Is this supposed to be a Roman coin?

Discussion in 'Ancient Coins' started by monetarium, Jan 18, 2021.

  1. monetarium

    monetarium Member

    Please see the images. It definitely shows the features of a 4th century Roman coin, but I haven't seen one like this before and I can't identify the emperor.
    Any clues?
    Thanks! :D



    Unknown.png
     
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  3. Roman Collector

    Roman Collector Supporter! Supporter

    Barbarous imitation of a "two victories" type.
     
    randygeki, +VGO.DVCKS, Scipio and 6 others like this.
  4. Victor_Clark

    Victor_Clark standing on the shoulders of giants Dealer

  5. monetarium

    monetarium Member

    Thank you very much Roman Collector!
     
  6. monetarium

    monetarium Member

  7. monetarium

    monetarium Member

    I guess this is my first ancient counterfeit! o_O
     
  8. hotwheelsearl

    hotwheelsearl Well-Known Member

    Careful with the term counterfeit; while some imitations were meant to defraud the general public, many of them filled the gap that the officials were unable to - in other words. many barbaric imitations served the same purpose and value as regular coinage.
     
  9. gsimonel

    gsimonel Supporter! Supporter

    To add to hotwheelsearl's post, coins like yours are usually called "barbarous."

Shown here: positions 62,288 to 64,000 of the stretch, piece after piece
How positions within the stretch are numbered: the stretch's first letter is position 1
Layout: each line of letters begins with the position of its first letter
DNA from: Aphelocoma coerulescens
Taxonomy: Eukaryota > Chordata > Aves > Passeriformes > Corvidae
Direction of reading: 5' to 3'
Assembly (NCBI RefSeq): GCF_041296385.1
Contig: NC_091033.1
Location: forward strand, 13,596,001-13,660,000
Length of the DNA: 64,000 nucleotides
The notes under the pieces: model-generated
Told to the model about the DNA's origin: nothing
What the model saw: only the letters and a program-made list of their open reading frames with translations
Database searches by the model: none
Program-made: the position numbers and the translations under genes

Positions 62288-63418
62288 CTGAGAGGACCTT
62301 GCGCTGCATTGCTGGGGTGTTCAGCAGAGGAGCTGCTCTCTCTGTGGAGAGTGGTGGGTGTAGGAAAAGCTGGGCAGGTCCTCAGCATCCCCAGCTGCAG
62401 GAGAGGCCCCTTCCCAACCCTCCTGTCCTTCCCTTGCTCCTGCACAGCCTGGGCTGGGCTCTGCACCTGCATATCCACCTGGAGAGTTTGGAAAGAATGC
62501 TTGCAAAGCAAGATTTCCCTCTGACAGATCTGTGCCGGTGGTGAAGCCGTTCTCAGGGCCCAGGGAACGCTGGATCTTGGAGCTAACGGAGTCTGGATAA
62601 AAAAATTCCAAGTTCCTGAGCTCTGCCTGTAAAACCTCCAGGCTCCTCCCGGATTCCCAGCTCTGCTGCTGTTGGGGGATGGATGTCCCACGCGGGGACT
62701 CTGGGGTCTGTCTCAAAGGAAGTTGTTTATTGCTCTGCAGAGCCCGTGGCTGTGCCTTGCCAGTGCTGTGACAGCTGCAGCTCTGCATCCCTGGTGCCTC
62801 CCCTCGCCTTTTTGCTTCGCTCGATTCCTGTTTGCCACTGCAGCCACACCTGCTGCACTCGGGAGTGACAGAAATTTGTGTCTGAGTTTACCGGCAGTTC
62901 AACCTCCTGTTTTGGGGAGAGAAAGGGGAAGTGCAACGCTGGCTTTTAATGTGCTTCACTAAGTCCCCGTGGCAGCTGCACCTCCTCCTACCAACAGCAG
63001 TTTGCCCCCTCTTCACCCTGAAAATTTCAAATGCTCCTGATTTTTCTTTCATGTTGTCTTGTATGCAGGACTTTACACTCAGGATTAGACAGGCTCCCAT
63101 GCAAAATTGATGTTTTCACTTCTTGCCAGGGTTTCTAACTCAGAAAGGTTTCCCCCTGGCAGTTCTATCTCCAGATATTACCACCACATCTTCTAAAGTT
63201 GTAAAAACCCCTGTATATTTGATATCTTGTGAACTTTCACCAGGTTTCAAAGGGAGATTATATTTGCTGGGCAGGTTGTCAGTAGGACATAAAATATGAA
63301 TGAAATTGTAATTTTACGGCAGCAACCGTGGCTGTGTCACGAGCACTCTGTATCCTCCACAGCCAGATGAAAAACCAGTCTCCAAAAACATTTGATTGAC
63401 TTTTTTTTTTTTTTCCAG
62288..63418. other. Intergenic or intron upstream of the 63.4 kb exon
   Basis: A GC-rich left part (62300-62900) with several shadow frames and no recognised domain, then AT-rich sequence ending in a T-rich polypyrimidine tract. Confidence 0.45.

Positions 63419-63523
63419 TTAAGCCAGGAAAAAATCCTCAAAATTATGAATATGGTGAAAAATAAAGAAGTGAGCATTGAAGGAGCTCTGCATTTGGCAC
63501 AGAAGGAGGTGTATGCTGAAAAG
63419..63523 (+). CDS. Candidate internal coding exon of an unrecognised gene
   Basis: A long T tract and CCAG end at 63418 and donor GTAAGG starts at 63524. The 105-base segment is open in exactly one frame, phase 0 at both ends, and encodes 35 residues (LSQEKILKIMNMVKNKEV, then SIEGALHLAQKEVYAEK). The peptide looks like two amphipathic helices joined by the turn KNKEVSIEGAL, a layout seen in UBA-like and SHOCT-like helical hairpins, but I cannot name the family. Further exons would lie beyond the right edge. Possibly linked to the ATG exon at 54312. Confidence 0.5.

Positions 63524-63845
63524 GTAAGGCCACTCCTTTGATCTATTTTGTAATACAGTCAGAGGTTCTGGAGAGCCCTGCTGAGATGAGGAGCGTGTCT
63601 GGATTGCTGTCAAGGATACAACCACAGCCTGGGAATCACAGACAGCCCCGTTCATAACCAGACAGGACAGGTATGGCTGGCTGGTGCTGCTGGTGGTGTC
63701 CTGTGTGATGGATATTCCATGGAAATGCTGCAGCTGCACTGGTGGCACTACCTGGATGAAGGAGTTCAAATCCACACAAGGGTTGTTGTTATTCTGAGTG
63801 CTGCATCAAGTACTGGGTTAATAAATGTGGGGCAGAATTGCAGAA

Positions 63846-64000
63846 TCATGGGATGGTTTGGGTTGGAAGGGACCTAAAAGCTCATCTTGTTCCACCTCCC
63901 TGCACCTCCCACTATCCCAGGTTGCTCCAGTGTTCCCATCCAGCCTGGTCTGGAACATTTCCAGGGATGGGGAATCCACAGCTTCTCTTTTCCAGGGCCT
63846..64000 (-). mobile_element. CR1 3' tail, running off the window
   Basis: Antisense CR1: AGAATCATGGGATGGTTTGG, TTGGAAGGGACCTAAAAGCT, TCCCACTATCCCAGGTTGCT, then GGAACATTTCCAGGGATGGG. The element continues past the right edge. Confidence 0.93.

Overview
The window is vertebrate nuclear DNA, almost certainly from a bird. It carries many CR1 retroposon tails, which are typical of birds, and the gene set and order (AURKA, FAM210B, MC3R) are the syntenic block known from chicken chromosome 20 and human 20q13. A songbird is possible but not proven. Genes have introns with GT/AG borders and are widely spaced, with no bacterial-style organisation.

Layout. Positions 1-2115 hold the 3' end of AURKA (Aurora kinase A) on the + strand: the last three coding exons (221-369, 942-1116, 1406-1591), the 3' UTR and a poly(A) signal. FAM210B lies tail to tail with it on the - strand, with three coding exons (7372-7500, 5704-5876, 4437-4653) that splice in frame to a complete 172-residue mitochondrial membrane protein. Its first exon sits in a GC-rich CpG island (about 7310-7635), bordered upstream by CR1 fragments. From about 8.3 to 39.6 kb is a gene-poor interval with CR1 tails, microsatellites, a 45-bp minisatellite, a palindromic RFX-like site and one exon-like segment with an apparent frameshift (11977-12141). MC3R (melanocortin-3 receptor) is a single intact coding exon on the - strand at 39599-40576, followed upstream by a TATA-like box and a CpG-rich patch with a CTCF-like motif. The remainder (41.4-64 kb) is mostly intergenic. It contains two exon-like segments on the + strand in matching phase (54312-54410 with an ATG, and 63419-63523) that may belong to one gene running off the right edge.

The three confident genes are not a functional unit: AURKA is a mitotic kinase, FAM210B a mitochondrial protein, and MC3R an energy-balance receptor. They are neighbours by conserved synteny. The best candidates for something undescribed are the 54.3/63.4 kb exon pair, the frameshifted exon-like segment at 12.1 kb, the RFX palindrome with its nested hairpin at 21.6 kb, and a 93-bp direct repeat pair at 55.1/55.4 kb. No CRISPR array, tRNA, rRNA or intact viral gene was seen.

monetarium likes this.
  10. monetarium

    monetarium Member

    Good point, hotwheelsearl. I should have used quotation marks for counterfeit... But still, those barbarians!
     
  11. dltsrq

    dltsrq Grumpy Old Man

    In this context, "barbarous" and "counterfeit" are effectively synonymous. "Barbarous" should not be taken to imply 'barbarian', only that the workmanship is un-Roman (unofficial) to a greater or lesser degree. The evidence suggests that the minters were in it for profit and were knowingly violating the law. The markets seem to have accepted the copies as small-change due to regional shortages of official coin. There is debate regarding to what level such imitations were "tolerated" by the government. Some suggest that it was not so much tolerance but an inability on the part of the authorities to control the problem.
     
    Last edited: Jan 30, 2021
    monetarium and +VGO.DVCKS like this.
  12. Victor_Clark

    Victor_Clark standing on the shoulders of giants Dealer

    On my page I make a distinction between counterfeits and unofficial coinage. Counterfeits were made to deceive; while most of the unofficial coinage would not fool anyone-- specifically the unofficial VLPP's, besides crude style, were usually undersize and underweight.
     
    monetarium, ambr0zie and +VGO.DVCKS like this.
  13. dltsrq

    dltsrq Grumpy Old Man

    For those interested in this topic, I can suggest the seminal study by Pierre Bastien (1985), 'Imitations of Roman Bronze Coins, A.D. 318-363' in Museum Notes 30, American Numismatic Society, New York, pp. 143-177 and pls. 41-44.

    Most ANS publications are available for free reading and/or download at hathitrust.org.
     
  14. +VGO.DVCKS

    +VGO.DVCKS Well-Known Member

    There also seems to be a whole range, especially for imitations of 4th-century issues, from "barbarous" examples (referring to the style) to, maybe less commonly, ones issued by real live barbarians, whether on the borders of the empire, for instance across the Rhine, or in the case of the Vandals in the 5th -6th centuries, in North Africa.
     
    Last edited: Jan 30, 2021
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